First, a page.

And yet the military sportsmen tried to continue the life they had known in England. In occupied Boston they converted Dr. Sewells's meeting house into a riding academy where they exercised their horses. Burgoyne wrote a farce, The Blockade of Boston
, ridiculing the rebel army. During a performance genuine shots were fired outside the theater. When a sergeant rushed in shouting, "Turn out! Turn out!" everyone laughed, thinking it part of the play. In occupied Philadelphia, Andr�, Rawdon, Tarleton and De Lancey congratulated themselves that they were a part of the most brilliant social season the sober Quaker city had ever known. When Howe was relieved of his command they prepared an elaborate entertainment, with a regatta and a parade of boats on the river, massed bands, a tournament and an exhibition of horsemanship, a dinner, a ball and fireworks that cost thousands of pounds. "Our Enemies will dwell upon the Folly & Extravagance of it with Pleasure," Ambrose Serle wrote in his diary.
In New York they raced thoroughbreds on the track outside the city, renaming it Ascot. Rebels stole the prize stallion True Briton, who wound up in Springfield, Mass., where he became the grandsire of the breed known as Morgans. The British did not discriminate between the property of rebels and loyalists, Tarleton taking for his personal mount a horse that belonged to Sir Peyton Skip-with of Virginia. Andr� and De Lancey produced plays in a Philadelphia theater, putting on Shakespeare as well as contemporary comedies. The fancifulness of the plays and the pleasures of hunting mingled with the realities of war. A German officer wrote in his diary: "Early after watch parade I...shot six birds, but so completely lost my way in the thickets that I was badly scratched. Attended the execution of a deserter."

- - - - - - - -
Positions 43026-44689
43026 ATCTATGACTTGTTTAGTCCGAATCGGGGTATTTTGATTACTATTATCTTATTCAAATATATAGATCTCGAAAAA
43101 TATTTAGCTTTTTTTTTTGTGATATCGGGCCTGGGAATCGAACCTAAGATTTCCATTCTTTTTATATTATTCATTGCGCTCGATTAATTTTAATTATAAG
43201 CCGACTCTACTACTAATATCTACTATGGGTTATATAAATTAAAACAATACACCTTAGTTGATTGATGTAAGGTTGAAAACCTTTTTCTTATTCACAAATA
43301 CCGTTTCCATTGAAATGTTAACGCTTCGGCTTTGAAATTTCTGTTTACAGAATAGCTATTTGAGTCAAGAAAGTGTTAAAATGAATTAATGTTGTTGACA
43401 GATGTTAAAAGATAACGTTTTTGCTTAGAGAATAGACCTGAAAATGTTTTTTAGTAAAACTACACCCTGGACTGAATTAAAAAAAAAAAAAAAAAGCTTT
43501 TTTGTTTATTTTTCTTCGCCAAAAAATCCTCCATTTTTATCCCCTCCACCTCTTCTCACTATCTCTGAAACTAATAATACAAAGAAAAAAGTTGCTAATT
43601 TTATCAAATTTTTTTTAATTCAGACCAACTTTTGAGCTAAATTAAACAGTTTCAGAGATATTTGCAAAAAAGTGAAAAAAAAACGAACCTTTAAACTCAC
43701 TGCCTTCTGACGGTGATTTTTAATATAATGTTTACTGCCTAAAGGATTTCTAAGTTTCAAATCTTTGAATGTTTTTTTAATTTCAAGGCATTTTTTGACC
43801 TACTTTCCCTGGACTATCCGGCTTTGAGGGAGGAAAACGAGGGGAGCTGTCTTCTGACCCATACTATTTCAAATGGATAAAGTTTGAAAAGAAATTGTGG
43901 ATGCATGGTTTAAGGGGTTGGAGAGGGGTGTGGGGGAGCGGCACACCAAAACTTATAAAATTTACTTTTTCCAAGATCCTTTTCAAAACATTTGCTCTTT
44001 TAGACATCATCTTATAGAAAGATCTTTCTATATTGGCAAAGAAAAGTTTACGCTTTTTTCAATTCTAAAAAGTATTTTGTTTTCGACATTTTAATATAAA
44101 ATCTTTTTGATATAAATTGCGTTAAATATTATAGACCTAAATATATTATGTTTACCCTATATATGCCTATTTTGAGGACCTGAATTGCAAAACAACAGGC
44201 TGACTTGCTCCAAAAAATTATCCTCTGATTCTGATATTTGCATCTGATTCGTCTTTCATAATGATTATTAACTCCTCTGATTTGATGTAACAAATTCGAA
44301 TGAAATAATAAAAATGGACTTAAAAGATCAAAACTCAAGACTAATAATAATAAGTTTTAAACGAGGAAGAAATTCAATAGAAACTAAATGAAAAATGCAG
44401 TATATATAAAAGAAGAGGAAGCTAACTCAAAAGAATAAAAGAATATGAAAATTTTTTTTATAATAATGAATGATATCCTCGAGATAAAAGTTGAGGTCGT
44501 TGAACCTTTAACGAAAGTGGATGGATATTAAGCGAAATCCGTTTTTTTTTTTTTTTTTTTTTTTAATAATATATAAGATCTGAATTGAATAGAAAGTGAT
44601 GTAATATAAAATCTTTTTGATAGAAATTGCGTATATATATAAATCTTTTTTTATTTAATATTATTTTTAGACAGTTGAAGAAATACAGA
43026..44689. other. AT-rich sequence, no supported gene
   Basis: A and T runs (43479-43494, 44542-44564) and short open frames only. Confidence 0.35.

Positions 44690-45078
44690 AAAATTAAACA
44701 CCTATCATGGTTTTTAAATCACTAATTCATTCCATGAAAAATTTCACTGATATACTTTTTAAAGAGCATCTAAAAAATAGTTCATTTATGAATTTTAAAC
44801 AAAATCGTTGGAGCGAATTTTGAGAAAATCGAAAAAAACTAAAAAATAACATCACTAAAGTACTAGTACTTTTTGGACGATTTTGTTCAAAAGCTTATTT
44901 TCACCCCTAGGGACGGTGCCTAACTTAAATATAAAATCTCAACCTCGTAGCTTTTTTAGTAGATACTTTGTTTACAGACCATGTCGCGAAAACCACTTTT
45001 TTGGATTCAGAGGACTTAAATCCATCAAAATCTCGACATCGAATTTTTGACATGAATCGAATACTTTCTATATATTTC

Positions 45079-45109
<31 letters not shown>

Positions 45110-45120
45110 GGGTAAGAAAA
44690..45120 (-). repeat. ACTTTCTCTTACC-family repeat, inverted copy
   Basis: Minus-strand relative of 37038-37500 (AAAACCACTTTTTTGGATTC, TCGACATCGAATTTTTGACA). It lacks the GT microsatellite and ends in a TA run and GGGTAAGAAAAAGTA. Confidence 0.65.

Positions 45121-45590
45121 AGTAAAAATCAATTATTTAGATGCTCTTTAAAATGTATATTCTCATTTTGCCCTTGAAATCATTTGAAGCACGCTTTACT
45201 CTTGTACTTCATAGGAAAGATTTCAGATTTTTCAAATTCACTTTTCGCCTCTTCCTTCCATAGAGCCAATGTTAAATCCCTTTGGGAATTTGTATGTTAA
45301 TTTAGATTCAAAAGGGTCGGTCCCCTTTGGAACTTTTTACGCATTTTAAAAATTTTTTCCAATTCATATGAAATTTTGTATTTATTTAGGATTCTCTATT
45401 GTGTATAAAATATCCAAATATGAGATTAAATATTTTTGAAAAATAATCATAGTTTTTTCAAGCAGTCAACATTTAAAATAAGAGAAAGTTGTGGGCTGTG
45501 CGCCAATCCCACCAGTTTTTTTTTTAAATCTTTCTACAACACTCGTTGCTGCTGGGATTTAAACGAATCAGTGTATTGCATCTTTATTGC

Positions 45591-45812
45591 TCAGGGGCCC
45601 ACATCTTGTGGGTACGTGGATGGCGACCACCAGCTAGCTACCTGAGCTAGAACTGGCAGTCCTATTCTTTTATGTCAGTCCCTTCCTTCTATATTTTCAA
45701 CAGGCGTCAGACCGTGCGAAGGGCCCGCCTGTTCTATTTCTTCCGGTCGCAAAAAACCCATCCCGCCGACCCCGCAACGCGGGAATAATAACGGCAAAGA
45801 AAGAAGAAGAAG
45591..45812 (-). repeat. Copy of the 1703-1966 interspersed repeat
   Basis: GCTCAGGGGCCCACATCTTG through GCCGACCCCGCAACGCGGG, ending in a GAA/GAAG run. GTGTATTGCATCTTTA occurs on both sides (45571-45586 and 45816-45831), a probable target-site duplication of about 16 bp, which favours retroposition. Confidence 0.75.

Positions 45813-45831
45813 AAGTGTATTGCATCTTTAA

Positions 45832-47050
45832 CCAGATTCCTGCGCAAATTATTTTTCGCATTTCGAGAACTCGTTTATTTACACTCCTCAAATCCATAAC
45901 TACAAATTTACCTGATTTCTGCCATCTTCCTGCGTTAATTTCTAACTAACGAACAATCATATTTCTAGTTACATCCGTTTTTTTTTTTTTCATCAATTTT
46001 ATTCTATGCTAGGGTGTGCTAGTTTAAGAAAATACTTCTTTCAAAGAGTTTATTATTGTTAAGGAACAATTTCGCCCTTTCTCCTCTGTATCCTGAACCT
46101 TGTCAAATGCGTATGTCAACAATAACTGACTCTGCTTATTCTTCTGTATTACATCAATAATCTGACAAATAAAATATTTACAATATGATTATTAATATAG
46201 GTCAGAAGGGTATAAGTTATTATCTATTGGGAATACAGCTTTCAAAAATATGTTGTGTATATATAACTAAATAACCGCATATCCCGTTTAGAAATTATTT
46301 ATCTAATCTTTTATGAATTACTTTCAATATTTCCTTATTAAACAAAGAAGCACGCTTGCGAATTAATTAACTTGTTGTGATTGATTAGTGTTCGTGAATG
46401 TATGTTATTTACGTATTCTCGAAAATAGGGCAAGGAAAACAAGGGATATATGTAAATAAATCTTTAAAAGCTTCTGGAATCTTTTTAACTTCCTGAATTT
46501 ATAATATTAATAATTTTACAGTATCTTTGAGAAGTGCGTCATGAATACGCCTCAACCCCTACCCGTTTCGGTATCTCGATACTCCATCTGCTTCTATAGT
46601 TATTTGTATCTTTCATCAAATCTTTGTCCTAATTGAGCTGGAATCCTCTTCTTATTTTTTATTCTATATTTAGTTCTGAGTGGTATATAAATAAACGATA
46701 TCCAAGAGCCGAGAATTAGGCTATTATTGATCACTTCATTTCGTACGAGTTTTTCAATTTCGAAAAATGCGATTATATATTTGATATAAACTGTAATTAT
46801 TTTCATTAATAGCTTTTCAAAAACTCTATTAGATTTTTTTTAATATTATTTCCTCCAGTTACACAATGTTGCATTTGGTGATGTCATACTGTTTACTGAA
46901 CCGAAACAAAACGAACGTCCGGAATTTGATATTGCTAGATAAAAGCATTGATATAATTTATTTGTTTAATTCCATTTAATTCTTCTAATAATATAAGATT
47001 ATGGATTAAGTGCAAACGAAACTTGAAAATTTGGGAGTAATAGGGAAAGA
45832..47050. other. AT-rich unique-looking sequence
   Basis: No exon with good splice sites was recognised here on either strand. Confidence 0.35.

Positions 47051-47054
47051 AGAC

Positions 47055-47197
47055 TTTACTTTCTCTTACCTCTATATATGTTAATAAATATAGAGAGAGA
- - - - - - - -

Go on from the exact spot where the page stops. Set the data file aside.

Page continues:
In 1780 Tarleton and Hanger were in South Carolina leading desperate raids to capture horses for the cavalry—the ships taking their horses south were lost in a storm—and they still believed the rebels were defeated up to the time Cornwall is surrendered. Soon Tarleton had become infamous even in England for his attacks on helpless soldiers and unarmed civilians. One of the objectives of the raids was the thoroughbred Flimnap, retired to stud on the estate of Major Isaac Harleston. The stallion was safely hidden in the woods, but the raiders seized other valuable horses, and captured a groom from Harleston's stables. He refused to tell where Flimnap was hidden, and was hanged. Cut down when the raiders rode off, he recovered and took Flimnap into a remote area of North Carolina until the war ended.
When Tarleton returned to England, an anonymous publication called
The Jockey Club
described him thus: "Col. T—-n. When this gentleman first returned from America he thought to make a sudden and durable impression on the minds of his countrymen by an incessant relation of his extraordinary achievements.... His countrymen were less sensible to his merits than he imagined. They did not listen with that attention or admiration that the gallant Colonel expected. The exploits of a pandour, a partizan, are ranked in the lowest degree of military merit."
The spirit that had infused the books of wide-eyed British travelers had vanished from that island of great travel writers. They had produced no masterpieces; there was nothing in their factual works as real as the imaginary journeys of Lemuel Gulliver or Robinson Crusoe. But they had helped to create a familiarity with the everyday life of the colonies that in itself was a factor in making the war, when it came, less destructive than it would have been without their works. As Andrew Burnaby said in his Travels Through the Middle Settlements in North America
, published in London just as the Revolution began: "My first attachment, as it is natural, is to my native country; my next is to America; and such is my affection for both, that I hope nothing will ever happen to dissolve that union...." The union was dissolved, but one cannot read the words of this sturdy and sympathetic observer without feeling that the quality of his hope, at least, was indestructible.